Last spring, 10 people were killed in a racially motivated mass killing at a predominantly Black grocery store in Buffalo. It was the 198th mass shooting of the year, with 450 to follow before the year was out. Acts of mass violence like these shake the foundations of our society, making people fearful when they shop for groceries, attend church, or go to school. They can also make people less willing to exercise important First Amendment rights—including the right to dissent, to assemble publicly, and to protest—because they do not feel safe doing so.

Just months after the Buffalo massacre, and days after the U.S. Supreme Court struck down New York’s longstanding concealed-carry law, New York passed a replacement law. Most of the law’s new requirements are well-founded; the state has a strong interest in regulating access to guns, and limits on concealed-carry can serve important First Amendment values by facilitating peaceful engagement in civic life and public discourse.

But one of the new law’s provisions undermines those same values. Anyone applying for a concealed-carry license must provide the state with a list of all of their social media accounts used in the last three years, so that the state can assess whether they have “good moral character.”

A federal appeals court will consider the constitutionality of New York’s concealed-carry law, including this social media registration requirement, today. That provision, however well-intentioned, is misguided and violates the First Amendment.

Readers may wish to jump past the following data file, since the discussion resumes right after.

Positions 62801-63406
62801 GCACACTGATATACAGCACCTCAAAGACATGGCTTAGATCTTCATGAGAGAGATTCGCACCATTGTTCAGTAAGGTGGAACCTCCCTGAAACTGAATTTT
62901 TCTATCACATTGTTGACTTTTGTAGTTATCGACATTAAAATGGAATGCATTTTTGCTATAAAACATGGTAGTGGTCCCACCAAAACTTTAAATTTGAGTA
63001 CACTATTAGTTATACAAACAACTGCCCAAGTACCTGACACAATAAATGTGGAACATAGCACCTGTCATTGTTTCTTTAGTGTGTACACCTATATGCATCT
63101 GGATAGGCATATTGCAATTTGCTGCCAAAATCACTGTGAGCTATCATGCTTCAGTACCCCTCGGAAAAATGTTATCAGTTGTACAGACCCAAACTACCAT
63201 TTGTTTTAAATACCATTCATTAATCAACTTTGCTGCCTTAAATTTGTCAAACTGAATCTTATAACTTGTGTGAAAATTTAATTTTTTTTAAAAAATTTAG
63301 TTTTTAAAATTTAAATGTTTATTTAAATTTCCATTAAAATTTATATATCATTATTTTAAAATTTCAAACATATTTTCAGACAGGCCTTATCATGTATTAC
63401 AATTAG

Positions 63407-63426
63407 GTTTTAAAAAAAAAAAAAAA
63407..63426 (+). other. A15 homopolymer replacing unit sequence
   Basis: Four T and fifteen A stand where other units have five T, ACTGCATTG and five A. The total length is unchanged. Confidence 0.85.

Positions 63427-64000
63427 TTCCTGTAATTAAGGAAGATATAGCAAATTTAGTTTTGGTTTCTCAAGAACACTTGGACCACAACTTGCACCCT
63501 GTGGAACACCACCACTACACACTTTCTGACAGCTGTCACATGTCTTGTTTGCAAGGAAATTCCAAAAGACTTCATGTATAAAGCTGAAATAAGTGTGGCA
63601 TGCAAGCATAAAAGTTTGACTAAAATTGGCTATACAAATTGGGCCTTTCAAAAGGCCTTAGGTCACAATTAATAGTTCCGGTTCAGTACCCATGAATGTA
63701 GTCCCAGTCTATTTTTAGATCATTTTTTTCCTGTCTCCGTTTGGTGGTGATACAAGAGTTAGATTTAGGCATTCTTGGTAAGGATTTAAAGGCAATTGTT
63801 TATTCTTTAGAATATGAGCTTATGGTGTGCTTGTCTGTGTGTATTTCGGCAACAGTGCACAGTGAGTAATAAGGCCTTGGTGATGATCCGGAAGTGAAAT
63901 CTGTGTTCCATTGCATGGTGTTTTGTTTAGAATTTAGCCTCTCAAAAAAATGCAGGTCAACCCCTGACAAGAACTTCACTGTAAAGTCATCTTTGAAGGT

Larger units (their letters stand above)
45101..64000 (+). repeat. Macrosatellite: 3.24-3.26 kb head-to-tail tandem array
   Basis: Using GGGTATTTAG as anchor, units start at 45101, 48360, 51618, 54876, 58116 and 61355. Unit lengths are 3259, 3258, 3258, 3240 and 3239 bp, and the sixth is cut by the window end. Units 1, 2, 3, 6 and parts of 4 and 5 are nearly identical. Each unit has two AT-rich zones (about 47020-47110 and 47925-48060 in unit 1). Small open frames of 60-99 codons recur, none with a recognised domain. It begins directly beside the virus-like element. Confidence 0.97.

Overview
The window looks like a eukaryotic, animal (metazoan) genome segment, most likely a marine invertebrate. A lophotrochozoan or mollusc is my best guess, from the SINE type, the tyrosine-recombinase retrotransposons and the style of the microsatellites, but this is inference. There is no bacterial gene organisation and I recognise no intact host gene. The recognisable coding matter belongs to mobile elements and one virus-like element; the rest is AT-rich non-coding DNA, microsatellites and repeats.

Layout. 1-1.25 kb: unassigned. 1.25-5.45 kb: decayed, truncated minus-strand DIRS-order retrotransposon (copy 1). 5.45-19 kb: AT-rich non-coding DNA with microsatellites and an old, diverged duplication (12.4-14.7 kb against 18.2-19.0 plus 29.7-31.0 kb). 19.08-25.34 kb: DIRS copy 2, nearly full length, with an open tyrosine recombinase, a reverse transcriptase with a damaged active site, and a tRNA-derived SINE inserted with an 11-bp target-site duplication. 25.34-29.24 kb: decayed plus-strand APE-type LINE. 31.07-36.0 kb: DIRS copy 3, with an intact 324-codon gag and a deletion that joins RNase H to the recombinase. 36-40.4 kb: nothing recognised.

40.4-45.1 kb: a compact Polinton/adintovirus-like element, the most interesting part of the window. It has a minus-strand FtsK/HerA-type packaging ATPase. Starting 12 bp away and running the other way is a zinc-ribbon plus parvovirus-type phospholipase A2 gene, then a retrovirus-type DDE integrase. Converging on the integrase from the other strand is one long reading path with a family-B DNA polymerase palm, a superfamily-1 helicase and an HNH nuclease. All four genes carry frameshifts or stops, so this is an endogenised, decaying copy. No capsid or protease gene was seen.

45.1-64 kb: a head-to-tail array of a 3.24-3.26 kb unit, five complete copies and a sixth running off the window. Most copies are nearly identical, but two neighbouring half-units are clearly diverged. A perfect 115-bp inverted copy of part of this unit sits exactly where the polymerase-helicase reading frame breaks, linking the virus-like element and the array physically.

This dragnet collection of social media information by the government has a chilling effect on applicants’ exercise of their right to speak and associate with others online. The statute requires a list of all “social media accounts”—a broad term that includes platforms like Goodreads, MyFitnessPal, LinkedIn, and countless others that are unlikely to shed light on whether applicants are likely to harm themselves or others.

Disclosing those accounts will, however, expose a wealth of personal information to government scrutiny. Faced with the knowledge that the government is watching, many will censor what they say, not knowing how it might be interpreted. They may also stop engaging on social media with controversial individuals or groups—think Black Lives Matter, pro- or anti-abortion groups, or gun advocacy organizations. These harms are even greater for people who use pseudonyms on their social media accounts to protect their privacy or out of fear of retaliation, and who will be forced to give up their right to speak anonymously online in exchange for a license.